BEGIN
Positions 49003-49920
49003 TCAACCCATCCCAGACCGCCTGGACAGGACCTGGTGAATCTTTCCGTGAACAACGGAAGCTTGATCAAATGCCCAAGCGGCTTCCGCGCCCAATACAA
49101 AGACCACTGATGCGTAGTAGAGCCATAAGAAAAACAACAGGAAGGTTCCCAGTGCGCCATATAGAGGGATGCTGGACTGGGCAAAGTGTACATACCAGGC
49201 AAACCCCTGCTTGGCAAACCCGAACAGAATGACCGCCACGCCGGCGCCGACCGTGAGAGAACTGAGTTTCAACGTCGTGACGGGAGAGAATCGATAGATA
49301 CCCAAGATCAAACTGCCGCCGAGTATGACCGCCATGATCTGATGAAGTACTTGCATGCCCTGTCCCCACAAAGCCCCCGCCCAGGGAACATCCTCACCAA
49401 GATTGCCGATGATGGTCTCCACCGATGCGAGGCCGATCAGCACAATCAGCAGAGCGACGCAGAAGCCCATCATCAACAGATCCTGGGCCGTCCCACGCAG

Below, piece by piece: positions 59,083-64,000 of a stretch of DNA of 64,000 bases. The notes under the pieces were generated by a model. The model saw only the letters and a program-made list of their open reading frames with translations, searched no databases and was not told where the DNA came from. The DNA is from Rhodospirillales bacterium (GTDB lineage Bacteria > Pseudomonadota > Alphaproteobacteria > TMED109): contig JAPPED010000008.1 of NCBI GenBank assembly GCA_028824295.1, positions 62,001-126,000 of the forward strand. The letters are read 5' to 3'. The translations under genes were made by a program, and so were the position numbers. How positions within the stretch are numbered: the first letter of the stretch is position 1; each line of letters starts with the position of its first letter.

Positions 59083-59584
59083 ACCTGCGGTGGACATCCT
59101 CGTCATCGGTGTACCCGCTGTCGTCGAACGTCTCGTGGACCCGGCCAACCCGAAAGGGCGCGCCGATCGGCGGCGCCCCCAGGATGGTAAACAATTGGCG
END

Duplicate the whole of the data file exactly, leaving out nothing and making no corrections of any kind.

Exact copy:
Positions 49003-49920
49003 TCAACCCATCCCAGACCGCCTGGACAGGACCTGGTGAATCTTTCCGTGAACAACGGAAGCTTGATCAAATGCCCAAGCGGCTTCCGCGCCCAATACAA
49101 AGACCACTGATGCGTAGTAGAGCCATAAGAAAAACAACAGGAAGGTTCCCAGTGCGCCATATAGAGGGATGCTGGACTGGGCAAAGTGTACATACCAGGC
49201 AAACCCCTGCTTGGCAAACCCGAACAGAATGACCGCCACGCCGGCGCCGACCGTGAGAGAACTGAGTTTCAACGTCGTGACGGGAGAGAATCGATAGATA
49301 CCCAAGATCAAACTGCCGCCGAGTATGACCGCCATGATCTGATGAAGTACTTGCATGCCCTGTCCCCACAAAGCCCCCGCCCAGGGAACATCCTCACCAA
49401 GATTGCCGATGATGGTCTCCACCGATGCGAGGCCGATCAGCACAATCAGCAGAGCGACGCAGAAGCCCATCATCAACAGATCCTGGGCCGTCCCACGCAG

Below, piece by piece: positions 59,083-64,000 of a stretch of DNA of 64,000 bases. The notes under the pieces were generated by a model. The model saw only the letters and a program-made list of their open reading frames with translations, searched no databases and was not told where the DNA came from. The DNA is from Rhodospirillales bacterium (GTDB lineage Bacteria > Pseudomonadota > Alphaproteobacteria > TMED109): contig JAPPED010000008.1 of NCBI GenBank assembly GCA_028824295.1, positions 62,001-126,000 of the forward strand. The letters are read 5' to 3'. The translations under genes were made by a program, and so were the position numbers. How positions within the stretch are numbered: the first letter of the stretch is position 1; each line of letters starts with the position of its first letter.

Positions 59083-59584
59083 ACCTGCGGTGGACATCCT
59101 CGTCATCGGTGTACCCGCTGTCGTCGAACGTCTCGTGGACCCGGCCAACCCGAAAGGGCGCGCCGATCGGCGGCGCCCCCAGGATGGTAAACAATTGGCG